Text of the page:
Ahlul Bayt Digital Islamic Library includes over 1,800 textual, audio and video documents in twelve different languages (Arabic, Bengali, English, French, Gujarati, Italian, Persian, Portuguese, Spanish, Swahili, Swedish and Urdu). Audio materials can be downloaded in MP3, Video can be shared (vimeo), and textual documents can be saved in PDF, and printed.
Ahlul Bayt Digital Islamic Library Project is not a scholarly website and should be used as such. If “all reasonable attempts have been made to prevent inauthentic information from being carried on this site” (…) Ahlul Bayt does not “guarantee the absolute authenticity of all of the data (…).”
The website interface is available in the same twelve languages mentioned above.
The Arcadian Library Online platform makes available to students and researchers the collection of the Arcadian Library, a privately-owned library focusing on the shared cultural heritage of Europe and the Middle East. Materials in the Arcadian Library’s collection cover a wide-range of topics among which: travel accounts, history of science and medicine, literature, history, etc.In addition to rare printed books, the Arcadian Library also owns manuscript and documentary material of great importance and rarity.
The History of Science and Medicine collection “includes manuscripts, incunabula, early printed books and monographs from the 10th to 20th centuries. The collection showcases the contribution of early Arab and Persian scientists, doctors and thinkers; their translation, reception and influence in Europe and their lasting influence on the development of Western scientific and medical knowledge. It includes:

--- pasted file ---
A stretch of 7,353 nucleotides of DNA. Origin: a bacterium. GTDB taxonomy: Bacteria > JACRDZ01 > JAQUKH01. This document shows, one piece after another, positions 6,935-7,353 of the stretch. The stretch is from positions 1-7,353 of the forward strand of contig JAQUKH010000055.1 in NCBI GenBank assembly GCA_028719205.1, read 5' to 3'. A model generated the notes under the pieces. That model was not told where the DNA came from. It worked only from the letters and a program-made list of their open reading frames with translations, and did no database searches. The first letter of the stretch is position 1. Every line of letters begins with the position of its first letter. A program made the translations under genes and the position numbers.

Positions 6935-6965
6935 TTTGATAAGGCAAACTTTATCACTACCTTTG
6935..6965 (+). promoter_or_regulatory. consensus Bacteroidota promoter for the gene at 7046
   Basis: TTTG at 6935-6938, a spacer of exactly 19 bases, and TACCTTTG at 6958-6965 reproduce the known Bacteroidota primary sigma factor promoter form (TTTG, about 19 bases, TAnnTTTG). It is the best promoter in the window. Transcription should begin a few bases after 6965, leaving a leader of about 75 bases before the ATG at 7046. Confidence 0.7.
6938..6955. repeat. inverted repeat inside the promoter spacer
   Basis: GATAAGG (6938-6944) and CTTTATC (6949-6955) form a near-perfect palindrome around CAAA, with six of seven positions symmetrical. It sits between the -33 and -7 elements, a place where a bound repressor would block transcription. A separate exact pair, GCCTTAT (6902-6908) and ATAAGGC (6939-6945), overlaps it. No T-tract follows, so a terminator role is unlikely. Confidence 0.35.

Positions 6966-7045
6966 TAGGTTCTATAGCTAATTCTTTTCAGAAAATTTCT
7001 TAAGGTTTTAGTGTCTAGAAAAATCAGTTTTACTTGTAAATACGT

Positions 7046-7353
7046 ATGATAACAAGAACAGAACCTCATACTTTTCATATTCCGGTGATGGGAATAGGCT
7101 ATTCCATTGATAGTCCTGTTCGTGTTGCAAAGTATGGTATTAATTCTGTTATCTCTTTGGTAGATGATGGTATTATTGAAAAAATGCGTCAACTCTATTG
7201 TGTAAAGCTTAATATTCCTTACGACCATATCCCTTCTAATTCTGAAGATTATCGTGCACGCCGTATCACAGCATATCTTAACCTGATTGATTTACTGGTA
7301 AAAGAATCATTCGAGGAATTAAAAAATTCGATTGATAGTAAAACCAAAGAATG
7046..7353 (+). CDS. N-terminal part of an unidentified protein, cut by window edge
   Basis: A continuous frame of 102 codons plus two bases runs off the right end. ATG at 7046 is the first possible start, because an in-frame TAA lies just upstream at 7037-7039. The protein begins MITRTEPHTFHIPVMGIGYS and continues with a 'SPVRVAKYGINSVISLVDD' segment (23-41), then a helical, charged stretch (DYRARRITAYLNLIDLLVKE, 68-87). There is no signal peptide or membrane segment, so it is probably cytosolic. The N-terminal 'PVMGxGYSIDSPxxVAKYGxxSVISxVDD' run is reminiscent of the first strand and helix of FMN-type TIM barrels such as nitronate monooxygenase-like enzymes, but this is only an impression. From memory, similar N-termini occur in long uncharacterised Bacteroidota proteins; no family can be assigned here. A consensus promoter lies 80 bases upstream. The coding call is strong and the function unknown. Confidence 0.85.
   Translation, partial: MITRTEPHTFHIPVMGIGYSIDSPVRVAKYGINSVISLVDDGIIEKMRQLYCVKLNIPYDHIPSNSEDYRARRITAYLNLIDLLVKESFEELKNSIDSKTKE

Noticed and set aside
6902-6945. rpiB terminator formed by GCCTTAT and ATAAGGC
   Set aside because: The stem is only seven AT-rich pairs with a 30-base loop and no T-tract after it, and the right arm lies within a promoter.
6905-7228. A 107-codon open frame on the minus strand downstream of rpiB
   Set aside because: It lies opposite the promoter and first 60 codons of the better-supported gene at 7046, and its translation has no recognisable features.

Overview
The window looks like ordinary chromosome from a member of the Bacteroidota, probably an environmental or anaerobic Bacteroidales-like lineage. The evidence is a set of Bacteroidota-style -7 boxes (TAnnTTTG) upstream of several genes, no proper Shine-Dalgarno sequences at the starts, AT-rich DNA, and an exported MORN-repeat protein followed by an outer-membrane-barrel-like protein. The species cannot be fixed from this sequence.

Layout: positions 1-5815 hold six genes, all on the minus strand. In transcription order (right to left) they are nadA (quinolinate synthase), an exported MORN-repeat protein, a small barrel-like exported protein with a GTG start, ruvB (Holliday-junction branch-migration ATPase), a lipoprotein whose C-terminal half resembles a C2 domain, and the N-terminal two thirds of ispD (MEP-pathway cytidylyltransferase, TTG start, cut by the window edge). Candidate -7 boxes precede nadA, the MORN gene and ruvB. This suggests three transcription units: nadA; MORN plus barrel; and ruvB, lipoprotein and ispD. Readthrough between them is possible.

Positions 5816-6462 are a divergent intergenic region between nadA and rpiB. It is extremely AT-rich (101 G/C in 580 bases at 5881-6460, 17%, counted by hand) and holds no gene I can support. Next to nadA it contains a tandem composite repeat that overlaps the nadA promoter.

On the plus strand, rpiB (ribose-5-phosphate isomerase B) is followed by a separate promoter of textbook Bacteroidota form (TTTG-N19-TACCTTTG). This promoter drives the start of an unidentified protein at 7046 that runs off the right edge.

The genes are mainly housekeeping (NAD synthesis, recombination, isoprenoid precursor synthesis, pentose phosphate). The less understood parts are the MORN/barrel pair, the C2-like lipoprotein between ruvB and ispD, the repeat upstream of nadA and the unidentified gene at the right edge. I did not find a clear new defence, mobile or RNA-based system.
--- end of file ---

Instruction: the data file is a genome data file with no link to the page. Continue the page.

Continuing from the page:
- Texts on agriculture, astronomy, chemistry, herbalism, mathematics, medicine, natural history, pharmacology, philosophy, physics and surgery
- Texts on the plants, animals and natural environment of the Middle East
- Texts on travel and scientific expeditions exploring the Middle East
- Texts in Arabic, Dutch, English, French, German, Greek, Hebrew, Italian, Latin, Persian and Spanish.”
The Arcadian Library Online displays colour images in high resolution. Materials can be saved, downloaded, printed, shared, and cited directly from the viewer.
The interface is bilingual English/Arabic, and the database searchable in both languages.
Initiated in 2016, Bibliothèque d’Orient is a collaborative effort of the Bibliothèque Nationale de France (BNF) and seven heritage and research libraries based in Cairo, Alexandria, Beirut, Istanbul, and Jerusalem. Bibliothèque d’Orient is an ever-growing digital collection that currently (Sept. 2017) includes over 7,000 textual documents, photographs, maps, etc. covering the Levant including Iraq and Arabia Petrea from 1798 (i.e. Expedition of Bonaparte to Egypt) to 1945.
The website is organized in seven themes discoverable from the content page (above):
- Crossroads includes photographs, travel accounts, travel books, maps, etc.
- Communities includes documents relating to the everyday life of people and their traditions
- Religions focuses on the religions present in the area as well as holy places
- Knowledge gathers a variety of documents about libraries, research institutions, and languages studies
- Politics is further divided in four themes: Wars and conflicts, Treaties and borders, Reforms, and Nationalisms
- Imaginery focuses on literary sources
- Personalities (incomplete section) presents people identified as important.